Originally posted by OnceReturned
It's not a misquote. She is a faculty member at the University of Manchester, and the same quote can be found on the university's website,
here. It's the last paragraph on that page.
Thanks for the original source! I tried looking for it myself but couldn't find it!
Anyways, you have correctly pointed out that she was not misquoted, but I instead believe that the author's conclusions has been uncritically
. For example, here are two different views on the article:
Cancer is not a disease of the modern
Claims that cancer is only a 'modern, man-made disease' are false and misleading
Here are some of the criticisms being put forth from the above article:
“There are dozens of natural causes of cancer, including ultraviolet light from the sun, natural radiation from radionuclides such as radon in
rocks, and infection by viruses that trigger cancer, such as the human papilloma virus, which causes cervical cancer and hepatitis viruses that can
cause liver cancer. Likewise, soot and smoke from fire contain a multitude of carcinogens, as do fungal aflatoxins deposited on peanuts. ‘And
that's to say nothing of cancers caused by genetic inheritance,’ says Kat Arney of Cancer Research UK.”
“Almost all the mummies and skeletons were of people who died before the age of 50. ‘Ageing is one of the major causes of cancer,’ says Schüz.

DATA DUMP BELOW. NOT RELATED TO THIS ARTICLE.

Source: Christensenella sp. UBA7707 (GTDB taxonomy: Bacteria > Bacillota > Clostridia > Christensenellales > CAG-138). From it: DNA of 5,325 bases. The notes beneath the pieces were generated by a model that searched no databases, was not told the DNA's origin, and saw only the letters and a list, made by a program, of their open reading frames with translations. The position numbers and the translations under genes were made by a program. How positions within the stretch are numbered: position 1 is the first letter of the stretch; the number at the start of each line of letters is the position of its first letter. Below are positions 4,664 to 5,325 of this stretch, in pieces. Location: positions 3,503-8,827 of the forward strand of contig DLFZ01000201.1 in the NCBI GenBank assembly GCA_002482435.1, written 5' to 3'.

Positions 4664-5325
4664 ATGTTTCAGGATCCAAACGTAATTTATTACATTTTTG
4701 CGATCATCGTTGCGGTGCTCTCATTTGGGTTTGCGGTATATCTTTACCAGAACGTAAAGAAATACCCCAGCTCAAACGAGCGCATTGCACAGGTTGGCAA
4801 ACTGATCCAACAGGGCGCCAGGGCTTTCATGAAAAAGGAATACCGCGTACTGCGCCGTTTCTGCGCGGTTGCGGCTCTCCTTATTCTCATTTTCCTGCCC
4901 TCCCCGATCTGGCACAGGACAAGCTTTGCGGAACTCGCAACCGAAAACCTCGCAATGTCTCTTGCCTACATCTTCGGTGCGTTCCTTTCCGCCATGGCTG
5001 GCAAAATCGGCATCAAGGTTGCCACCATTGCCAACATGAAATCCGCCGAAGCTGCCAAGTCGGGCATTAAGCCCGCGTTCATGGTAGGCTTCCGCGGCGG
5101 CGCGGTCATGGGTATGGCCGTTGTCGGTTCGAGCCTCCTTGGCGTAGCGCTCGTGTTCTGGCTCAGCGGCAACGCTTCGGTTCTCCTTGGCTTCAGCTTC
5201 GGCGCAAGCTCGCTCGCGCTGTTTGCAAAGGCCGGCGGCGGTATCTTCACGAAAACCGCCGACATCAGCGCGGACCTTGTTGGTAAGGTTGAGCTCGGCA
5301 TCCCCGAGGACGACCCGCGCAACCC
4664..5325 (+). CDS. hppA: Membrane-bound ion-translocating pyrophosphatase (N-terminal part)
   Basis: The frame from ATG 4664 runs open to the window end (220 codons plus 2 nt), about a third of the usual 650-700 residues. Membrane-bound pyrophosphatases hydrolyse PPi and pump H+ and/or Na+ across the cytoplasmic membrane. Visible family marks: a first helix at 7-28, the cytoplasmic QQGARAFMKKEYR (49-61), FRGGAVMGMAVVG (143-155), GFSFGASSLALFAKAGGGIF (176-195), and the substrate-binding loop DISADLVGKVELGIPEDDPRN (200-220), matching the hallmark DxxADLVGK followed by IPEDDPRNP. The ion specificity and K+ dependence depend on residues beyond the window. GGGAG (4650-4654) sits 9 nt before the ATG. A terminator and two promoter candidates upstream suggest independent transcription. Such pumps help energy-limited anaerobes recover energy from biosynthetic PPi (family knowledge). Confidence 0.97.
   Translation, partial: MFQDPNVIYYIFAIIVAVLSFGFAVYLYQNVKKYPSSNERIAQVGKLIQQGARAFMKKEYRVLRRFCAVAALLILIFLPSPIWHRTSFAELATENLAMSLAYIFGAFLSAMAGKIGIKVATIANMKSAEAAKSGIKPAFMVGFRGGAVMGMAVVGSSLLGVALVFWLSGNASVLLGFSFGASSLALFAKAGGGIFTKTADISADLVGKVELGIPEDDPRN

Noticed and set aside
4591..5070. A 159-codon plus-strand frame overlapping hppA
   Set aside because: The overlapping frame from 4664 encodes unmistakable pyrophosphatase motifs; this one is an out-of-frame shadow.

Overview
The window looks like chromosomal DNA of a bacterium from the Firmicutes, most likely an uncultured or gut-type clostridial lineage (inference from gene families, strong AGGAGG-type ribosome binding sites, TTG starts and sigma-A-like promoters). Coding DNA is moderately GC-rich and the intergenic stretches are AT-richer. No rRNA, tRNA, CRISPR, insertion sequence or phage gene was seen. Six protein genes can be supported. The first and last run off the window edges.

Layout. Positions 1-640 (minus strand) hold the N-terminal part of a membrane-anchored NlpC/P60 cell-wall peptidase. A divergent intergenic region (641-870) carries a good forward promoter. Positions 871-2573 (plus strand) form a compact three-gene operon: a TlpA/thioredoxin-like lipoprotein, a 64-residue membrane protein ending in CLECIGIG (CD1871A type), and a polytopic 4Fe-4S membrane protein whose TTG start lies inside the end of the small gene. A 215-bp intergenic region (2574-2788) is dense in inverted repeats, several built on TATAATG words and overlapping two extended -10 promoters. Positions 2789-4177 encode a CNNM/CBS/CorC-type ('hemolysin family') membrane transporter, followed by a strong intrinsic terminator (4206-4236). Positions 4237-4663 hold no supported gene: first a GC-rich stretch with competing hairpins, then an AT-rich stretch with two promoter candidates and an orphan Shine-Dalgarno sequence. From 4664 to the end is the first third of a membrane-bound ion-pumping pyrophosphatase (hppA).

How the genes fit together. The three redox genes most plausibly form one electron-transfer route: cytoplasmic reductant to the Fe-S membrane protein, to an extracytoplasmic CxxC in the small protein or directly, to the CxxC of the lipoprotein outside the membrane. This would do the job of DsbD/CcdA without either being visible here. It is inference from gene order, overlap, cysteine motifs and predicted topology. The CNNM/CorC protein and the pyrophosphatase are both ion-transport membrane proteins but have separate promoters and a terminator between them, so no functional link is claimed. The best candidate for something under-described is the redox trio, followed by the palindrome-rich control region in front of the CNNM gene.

He dismissed as ‘weak’ the authors' argument that they could find evidence for other diseases of ageing, such as arthritis and hardening of the
arteries, and that cancer should therefore have shown up too. ‘In men today, 90 per cent of cancers occur after 50,’ he says. ‘So if you
examined the bodies of 1000 modern men who died before 50, you wouldn't find many cancers either.’”
“One of the main arguments for cancer being an affliction of modernisation was the apparent lack of evidence for ‘common’ bone cancers in
children. But again, the figures don't bear this out. ‘It's true it's a relatively common cancer, but even still it only affects 1 in 10,000
children,’ Schüz says. ‘So even if you have 10,000 childhood mummies, you'd be lucky to find one.’”
And the author agrees with the criticism
“David concedes that these are valid criticisms. ‘We're not saying what the explanation is, we're proposing it's modern living also taking into
account that people living longer might be to blame,’ she says.”
In conclusion, the authors do not claim that WE have caused cancer, instead they have suggested that it is our modern lifestyle
longer life spans
which is the cause of the sudden increase of cancer, beginning with the industrial revolution.
I also agree that our modern lifestyle is partly the cause for the sudden increase of cancer, but that ain't news, I believe it's been known for
One could say that cancer is simply the unwanted by-product of our current life styles.